MB: The series is based on the memoirs of naturalist John Vaughan Thompson’s discoveries of plankton in Cobh, Cork Harbour in the 1800s. His memoirs are titled Zoological Researches and Illustrations, or Natural History of Nondescript or Imperfectly Known Animals. As part of title for my series, from this I used the words, ‘Imperfectly Known Animals’ which relates to the fact that plankton today are ‘imperfect’ because they contain microplastics. I realized that the theme of ‘imperfection’ was becoming apparent also in the practical process when the camera I was using – a Canon EOS 500 – failed to wind on the film, leaving a double exposure on half of the frame. This is a known fault with this camera, ‘sticky shutter syndrome’, which some say is caused by the foam light plastic seal that over time has deteriorated. The camera is between 21 and 24 years old. I liked the way the idea of imperfection spilled over into the practical image making process so I continued to use the same camera which broke three more times with the same problem. I used a total of four cameras bought from ebay. Using out-of-date-film, I felt, also reflected imperfection and combined, produced the effects I wanted to portray. In this case the work is not about producing perfect images but about the perception of an imperfect world.
Another aspect of imperfection was by way of the captions. Nomenclature is the description given to devising new scientific names, of which each specimen has been given, imitating early Latin origins each name contains the word ‘plastic’ hidden within its title. For example: OPHELIA MEDUSTICA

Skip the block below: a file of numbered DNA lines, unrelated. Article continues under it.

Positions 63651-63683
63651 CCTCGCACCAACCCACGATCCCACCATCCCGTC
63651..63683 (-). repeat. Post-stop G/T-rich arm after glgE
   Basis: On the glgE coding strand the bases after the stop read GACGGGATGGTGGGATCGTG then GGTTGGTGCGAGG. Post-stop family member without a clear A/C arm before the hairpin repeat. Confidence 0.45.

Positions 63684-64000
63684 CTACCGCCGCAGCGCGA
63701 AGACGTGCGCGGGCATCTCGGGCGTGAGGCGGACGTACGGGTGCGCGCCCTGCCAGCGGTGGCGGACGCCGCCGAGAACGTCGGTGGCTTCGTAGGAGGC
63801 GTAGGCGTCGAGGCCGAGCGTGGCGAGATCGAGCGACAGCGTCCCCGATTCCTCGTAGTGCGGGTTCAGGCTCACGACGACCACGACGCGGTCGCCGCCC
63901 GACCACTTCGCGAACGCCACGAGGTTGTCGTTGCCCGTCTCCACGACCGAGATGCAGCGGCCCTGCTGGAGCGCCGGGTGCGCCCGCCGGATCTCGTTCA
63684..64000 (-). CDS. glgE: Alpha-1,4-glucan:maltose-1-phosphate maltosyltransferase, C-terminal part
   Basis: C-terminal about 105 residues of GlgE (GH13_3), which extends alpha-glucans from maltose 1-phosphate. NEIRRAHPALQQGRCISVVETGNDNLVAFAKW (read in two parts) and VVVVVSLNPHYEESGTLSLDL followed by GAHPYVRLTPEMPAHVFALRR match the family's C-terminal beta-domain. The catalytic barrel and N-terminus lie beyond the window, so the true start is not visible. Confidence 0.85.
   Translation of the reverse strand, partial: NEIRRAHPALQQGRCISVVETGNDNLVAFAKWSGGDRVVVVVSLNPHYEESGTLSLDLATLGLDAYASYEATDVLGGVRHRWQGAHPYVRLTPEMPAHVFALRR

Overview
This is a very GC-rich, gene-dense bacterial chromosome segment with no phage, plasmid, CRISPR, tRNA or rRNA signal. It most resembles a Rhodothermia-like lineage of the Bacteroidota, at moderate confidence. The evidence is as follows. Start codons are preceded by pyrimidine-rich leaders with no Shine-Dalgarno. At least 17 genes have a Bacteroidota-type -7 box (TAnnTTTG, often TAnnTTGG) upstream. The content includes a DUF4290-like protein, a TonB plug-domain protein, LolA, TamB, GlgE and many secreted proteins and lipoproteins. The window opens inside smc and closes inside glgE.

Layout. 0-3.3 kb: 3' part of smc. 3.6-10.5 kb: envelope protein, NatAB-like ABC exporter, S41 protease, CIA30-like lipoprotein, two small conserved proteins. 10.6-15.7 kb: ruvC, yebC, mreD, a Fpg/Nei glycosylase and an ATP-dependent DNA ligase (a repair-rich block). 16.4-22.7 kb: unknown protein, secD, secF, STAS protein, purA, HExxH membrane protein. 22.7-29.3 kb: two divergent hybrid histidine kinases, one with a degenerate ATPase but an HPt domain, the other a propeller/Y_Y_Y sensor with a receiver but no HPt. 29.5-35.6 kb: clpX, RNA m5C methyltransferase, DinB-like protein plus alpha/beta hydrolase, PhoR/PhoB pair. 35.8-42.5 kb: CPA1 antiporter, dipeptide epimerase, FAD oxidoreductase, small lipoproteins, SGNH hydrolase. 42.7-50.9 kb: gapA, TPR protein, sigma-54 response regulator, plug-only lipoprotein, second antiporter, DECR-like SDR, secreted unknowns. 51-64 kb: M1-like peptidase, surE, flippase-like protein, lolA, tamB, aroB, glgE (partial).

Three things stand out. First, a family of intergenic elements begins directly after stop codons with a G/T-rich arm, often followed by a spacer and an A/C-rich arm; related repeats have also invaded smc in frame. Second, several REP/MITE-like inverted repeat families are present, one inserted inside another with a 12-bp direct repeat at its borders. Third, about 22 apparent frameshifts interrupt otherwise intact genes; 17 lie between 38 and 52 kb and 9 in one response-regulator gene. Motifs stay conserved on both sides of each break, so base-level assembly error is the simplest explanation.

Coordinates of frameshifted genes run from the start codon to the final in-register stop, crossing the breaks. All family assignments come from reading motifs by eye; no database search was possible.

Specimen collected from Glounthaune shoreline, Cove of Cork, Ireland
PW: Can you talk about the passive nature of the floating plankton and their very active impact on the food chain?
MB: Plankton are a diverse group of organisms that live in the water column, drifting, not able to swim against the current. Plant-like cells, many smaller than the diameter of a human hair, underpin the marine food chain, provide the world with oxygen and play an essential role in the global carbon cycle. Without these remarkable creatures the oceans would be a barren wilderness, there would be no fish in the sea, we would have no reserves of oil or gas and the Earth’s climate would be much different. At the very base of the food chain phytoplankton are ocean’s ‘primary producers’, they provide a crucial source of food to large aquatic organisms such as fish and whales, and indirectly to humans. Plankton play a key role in life and are perhaps the most vital organisms on Earth.
PW: How do the photographs help us to understand the relationship between plastic and the degradation of the planet, and on a larger scale, the human impact on the planet?
MB: I hope that on viewing these ‘specimens’ of an almost hidden world in a droplet of water, people will connect with current concern about the overconsumption and disposal of plastic waste around the world. The aim is to increase awareness and engage an audience with the marine debris issue and to think about what plastic they use, re-use, and refuse.
Art can be a powerful form of communication in providing a visual message when sometimes over-complicated statistics or articles are difficult to understand.
If, at best, my work can educate people to change their habits and lead them to positive action in tackling this increasing environmental problem – or at the very least cause people to think, then I will have achieved my aim.